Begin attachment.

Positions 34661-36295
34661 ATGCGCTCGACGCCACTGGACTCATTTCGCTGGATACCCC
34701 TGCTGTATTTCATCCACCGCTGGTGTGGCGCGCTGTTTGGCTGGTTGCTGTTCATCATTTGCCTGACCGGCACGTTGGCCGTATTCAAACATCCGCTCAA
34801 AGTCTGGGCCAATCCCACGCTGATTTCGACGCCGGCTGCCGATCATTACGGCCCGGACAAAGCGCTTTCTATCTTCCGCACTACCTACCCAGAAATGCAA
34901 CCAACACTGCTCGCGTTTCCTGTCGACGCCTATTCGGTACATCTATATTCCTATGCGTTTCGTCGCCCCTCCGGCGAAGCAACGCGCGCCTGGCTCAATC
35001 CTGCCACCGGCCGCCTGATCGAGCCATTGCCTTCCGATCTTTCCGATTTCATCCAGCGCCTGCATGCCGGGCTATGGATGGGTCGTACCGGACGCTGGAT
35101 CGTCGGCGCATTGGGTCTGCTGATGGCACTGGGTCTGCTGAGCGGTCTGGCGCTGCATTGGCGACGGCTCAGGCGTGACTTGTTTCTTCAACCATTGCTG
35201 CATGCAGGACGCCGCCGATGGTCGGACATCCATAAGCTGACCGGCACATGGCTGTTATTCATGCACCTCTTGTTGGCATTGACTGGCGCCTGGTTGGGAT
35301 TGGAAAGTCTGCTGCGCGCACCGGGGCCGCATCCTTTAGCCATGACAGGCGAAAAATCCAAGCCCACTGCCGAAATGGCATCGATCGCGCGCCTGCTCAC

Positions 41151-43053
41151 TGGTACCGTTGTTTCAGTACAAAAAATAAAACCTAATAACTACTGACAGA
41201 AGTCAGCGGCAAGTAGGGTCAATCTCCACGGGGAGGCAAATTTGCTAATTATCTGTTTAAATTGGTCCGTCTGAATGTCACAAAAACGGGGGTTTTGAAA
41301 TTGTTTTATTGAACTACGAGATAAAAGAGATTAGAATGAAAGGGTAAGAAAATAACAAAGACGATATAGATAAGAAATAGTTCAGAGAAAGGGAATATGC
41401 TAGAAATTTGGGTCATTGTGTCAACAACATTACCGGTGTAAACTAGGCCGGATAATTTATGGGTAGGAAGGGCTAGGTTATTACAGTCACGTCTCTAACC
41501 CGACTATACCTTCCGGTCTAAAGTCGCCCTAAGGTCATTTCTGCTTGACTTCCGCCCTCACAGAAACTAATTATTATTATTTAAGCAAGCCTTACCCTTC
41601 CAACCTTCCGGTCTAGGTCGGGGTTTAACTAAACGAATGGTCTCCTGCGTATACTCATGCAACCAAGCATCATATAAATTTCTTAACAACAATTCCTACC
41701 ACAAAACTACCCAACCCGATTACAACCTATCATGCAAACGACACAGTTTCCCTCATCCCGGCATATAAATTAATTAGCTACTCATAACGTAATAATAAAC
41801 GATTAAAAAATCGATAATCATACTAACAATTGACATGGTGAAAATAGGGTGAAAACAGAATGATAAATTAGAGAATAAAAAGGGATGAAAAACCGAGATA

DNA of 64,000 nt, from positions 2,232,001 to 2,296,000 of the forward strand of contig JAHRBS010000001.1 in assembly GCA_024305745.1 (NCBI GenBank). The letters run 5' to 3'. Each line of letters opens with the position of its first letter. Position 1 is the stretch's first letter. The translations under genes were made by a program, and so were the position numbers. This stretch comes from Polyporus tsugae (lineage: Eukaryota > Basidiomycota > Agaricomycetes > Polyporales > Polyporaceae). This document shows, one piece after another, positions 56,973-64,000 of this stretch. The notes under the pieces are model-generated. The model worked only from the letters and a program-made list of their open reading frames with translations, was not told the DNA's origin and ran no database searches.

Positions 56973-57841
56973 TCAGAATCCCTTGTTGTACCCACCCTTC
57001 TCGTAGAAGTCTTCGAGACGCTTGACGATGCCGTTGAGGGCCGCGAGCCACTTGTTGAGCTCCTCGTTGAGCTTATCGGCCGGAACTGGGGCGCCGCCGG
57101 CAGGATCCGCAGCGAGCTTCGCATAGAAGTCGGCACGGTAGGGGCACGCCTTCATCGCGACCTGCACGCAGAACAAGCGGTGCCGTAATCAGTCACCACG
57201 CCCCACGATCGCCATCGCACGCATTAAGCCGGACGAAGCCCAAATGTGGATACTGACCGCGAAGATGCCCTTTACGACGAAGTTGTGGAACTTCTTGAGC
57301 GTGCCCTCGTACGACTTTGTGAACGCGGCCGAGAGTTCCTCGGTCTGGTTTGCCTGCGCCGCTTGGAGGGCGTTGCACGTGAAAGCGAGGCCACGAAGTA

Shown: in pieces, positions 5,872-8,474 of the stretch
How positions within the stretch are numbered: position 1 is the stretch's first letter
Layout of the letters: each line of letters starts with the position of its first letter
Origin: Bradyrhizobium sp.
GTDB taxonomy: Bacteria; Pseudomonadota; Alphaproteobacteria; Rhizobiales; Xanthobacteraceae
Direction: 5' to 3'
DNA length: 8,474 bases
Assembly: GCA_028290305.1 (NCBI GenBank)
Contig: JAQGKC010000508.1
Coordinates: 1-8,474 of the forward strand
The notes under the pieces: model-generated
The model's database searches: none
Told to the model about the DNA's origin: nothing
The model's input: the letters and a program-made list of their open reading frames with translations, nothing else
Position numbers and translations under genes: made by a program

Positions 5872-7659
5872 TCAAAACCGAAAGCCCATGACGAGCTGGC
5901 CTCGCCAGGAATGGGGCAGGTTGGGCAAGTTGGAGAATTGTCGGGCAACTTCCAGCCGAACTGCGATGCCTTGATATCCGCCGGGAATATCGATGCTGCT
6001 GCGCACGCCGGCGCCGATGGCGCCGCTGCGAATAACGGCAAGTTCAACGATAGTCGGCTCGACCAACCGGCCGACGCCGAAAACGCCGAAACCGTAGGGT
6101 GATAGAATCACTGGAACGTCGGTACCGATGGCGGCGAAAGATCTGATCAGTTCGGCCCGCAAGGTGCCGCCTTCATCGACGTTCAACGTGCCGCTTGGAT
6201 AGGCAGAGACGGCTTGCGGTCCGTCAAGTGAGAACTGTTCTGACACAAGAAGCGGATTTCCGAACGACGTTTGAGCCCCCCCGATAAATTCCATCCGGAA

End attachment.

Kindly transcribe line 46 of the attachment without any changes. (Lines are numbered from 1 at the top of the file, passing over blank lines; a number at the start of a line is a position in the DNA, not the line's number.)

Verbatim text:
6201 AGGCAGAGACGGCTTGCGGTCCGTCAAGTGAGAACTGTTCTGACACAAGAAGCGGATTTCCGAACGACGTTTGAGCCCCCCCGATAAATTCCATCCGGAA